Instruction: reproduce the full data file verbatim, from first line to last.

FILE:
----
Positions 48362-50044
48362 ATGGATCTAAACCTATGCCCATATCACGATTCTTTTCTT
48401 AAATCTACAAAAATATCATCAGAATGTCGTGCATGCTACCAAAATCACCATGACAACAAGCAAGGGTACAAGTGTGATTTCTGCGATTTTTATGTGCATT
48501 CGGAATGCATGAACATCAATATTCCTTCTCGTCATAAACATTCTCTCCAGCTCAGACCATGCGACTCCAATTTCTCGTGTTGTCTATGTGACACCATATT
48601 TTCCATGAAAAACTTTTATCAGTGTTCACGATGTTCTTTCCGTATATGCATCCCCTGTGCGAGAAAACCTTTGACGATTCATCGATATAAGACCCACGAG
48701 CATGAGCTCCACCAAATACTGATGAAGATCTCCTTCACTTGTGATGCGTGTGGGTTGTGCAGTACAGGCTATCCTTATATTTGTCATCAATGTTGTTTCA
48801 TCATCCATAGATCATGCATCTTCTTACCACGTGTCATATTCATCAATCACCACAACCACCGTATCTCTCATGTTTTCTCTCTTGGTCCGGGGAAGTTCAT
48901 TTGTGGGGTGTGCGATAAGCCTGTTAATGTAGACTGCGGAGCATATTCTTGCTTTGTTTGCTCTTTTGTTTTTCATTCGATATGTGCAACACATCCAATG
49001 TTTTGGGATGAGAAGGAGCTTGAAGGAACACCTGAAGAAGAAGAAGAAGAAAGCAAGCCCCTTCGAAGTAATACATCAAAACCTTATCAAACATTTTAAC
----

Positions 48362-50044
48362 ATGGATCTAAACCTATGCCCATATCACGATTCTTTTCTT
48401 AAATCTACAAAAATATCATCAGAATGTCGTGCATGCTACCAAAATCACCATGACAACAAGCAAGGGTACAAGTGTGATTTCTGCGATTTTTATGTGCATT
48501 CGGAATGCATGAACATCAATATTCCTTCTCGTCATAAACATTCTCTCCAGCTCAGACCATGCGACTCCAATTTCTCGTGTTGTCTATGTGACACCATATT
48601 TTCCATGAAAAACTTTTATCAGTGTTCACGATGTTCTTTCCGTATATGCATCCCCTGTGCGAGAAAACCTTTGACGATTCATCGATATAAGACCCACGAG
48701 CATGAGCTCCACCAAATACTGATGAAGATCTCCTTCACTTGTGATGCGTGTGGGTTGTGCAGTACAGGCTATCCTTATATTTGTCATCAATGTTGTTTCA
48801 TCATCCATAGATCATGCATCTTCTTACCACGTGTCATATTCATCAATCACCACAACCACCGTATCTCTCATGTTTTCTCTCTTGGTCCGGGGAAGTTCAT
48901 TTGTGGGGTGTGCGATAAGCCTGTTAATGTAGACTGCGGAGCATATTCTTGCTTTGTTTGCTCTTTTGTTTTTCATTCGATATGTGCAACACATCCAATG
49001 TTTTGGGATGAGAAGGAGCTTGAAGGAACACCTGAAGAAGAAGAAGAAGAAAGCAAGCCCCTTCGAAGTAATACATCAAAACCTTATCAAACATTTTAAC